Are you picking your next locum tenens assignment and have a furry or feathered friend you want to bring along for the adventure? Well, you’re in luck because many staffing agencies are more than willing to help you find pet-friendly housing options. You just need to let them know that you have a pet before you accept a locum tenens job. But what other things do you need to know if you’re traveling with pets?
Locum Tenens Tips for Traveling with Pets
Choosing to bring your favorite furry (or feathered) friend with you for your assignment has many benefits.
What could be better than coming home to your favorite familiar face after a long day of work in an unfamiliar place? There is stress involved with traveling and adjusting to a new place. That goes for you and your pet. Before we start talking about driving or flying tips, let’s look at what to pack when traveling with pets.
Checklist: What to Bring When Traveling with Pets
Be sure that before you hit the road or the air with your furry friend, that you make sure you have all of these items:
- A good quality leash
- A collar and ID with your current contact information
- Food and water bowls
- Food (and some extra, just in case)
- Toys and chew toys
- Baby wipes or paper towels
- Puppy pads/disposable litter box
- Waste removal bags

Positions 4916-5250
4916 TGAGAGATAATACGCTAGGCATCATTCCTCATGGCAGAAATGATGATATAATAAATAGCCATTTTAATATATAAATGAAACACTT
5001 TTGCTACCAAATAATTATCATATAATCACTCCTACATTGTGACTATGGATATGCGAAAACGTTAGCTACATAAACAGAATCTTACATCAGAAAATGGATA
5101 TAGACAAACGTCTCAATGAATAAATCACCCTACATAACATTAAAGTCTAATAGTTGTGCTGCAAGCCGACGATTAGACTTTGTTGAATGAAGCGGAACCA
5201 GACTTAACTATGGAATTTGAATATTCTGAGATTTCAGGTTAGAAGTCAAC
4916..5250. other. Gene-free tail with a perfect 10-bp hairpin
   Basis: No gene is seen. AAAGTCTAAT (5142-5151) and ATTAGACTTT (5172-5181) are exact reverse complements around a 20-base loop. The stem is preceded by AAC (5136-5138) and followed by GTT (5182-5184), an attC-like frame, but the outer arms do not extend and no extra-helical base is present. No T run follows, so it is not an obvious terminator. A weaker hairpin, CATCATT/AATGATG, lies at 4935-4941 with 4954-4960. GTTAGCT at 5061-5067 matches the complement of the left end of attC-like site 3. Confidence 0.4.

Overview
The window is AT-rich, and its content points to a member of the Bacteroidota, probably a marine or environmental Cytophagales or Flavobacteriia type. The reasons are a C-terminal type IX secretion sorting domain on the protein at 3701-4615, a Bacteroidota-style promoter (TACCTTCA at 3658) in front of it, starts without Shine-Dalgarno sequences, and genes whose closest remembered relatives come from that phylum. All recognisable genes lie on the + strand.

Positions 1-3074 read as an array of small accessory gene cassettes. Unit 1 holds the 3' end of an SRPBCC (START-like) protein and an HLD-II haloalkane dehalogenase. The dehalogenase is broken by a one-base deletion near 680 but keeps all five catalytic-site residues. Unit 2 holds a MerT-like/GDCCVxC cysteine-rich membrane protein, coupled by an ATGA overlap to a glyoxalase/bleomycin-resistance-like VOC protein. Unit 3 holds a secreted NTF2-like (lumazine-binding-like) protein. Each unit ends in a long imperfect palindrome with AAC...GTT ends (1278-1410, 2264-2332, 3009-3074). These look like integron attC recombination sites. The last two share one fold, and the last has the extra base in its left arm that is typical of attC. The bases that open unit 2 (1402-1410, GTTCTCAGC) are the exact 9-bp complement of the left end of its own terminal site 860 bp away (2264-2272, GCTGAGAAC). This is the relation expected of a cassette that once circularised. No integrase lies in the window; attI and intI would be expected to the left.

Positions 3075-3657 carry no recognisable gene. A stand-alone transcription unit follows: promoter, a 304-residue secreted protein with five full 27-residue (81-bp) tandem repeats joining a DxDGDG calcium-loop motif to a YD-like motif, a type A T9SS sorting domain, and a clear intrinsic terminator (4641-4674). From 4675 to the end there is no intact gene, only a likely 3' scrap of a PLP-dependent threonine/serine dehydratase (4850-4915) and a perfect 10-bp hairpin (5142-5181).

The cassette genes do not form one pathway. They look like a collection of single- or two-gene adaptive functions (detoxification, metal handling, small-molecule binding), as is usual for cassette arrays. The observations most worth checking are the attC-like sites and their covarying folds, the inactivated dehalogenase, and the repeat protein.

- A flashlight (for night walks)
- Vaccination records
Travel Tips: Flying with Pets
Before you decide that you are going to fly, there are a couple things you should take into consideration regarding your furry friend and the skies.
How long is your assignment?
Animals like cats and dogs are typically happiest in their normal familiar surroundings.
If you are working a locum tenens assignment for a short duration, say one or two weeks, it would probably be best to leave your furry friend with a friend or family member at home.
Also, think about how much downtime you will have to spend with your animal. While a cat may be okay without much attention, not all pets will be. If you know you’re going to be working long hours and not be able to properly care for your pet, it is probably better that you leave them with a sitter. No matter how much you miss them.
Can your pet fly with you?
Though most major airlines now allow pets to travel, each airline is allowed to make their own rules regarding their pet travel policy. Before booking a flight, check what that airline’s policies are regarding pet travel. Will your pet be able to be in the cabin with you or be stowed in the cargo hold? Typically pets less than 20 pounds will be able to fly in the cabin if there is enough space, but fees will apply.
Obviously, it will be harder for larger animals to be able to fly, but did you know some airlines also restrict what types of breeds can fly? For example, animals with “pushed-in” faces, like pugs, bulldogs, or Persian cats should not fly. Their shorter nasal passages can prove problematic or even deadly during flight, especially if there are in the cargo hold.
Airline travel tips
- Before booking, find out all the policies regarding traveling with pets
- Book early and contact the airline in advance so they know you plan to fly with a pet on the flight
- Most airlines will allow pets in the cabin as long as the crate will fit in the seat underneath you
- There will likely be a fee for flying with your pet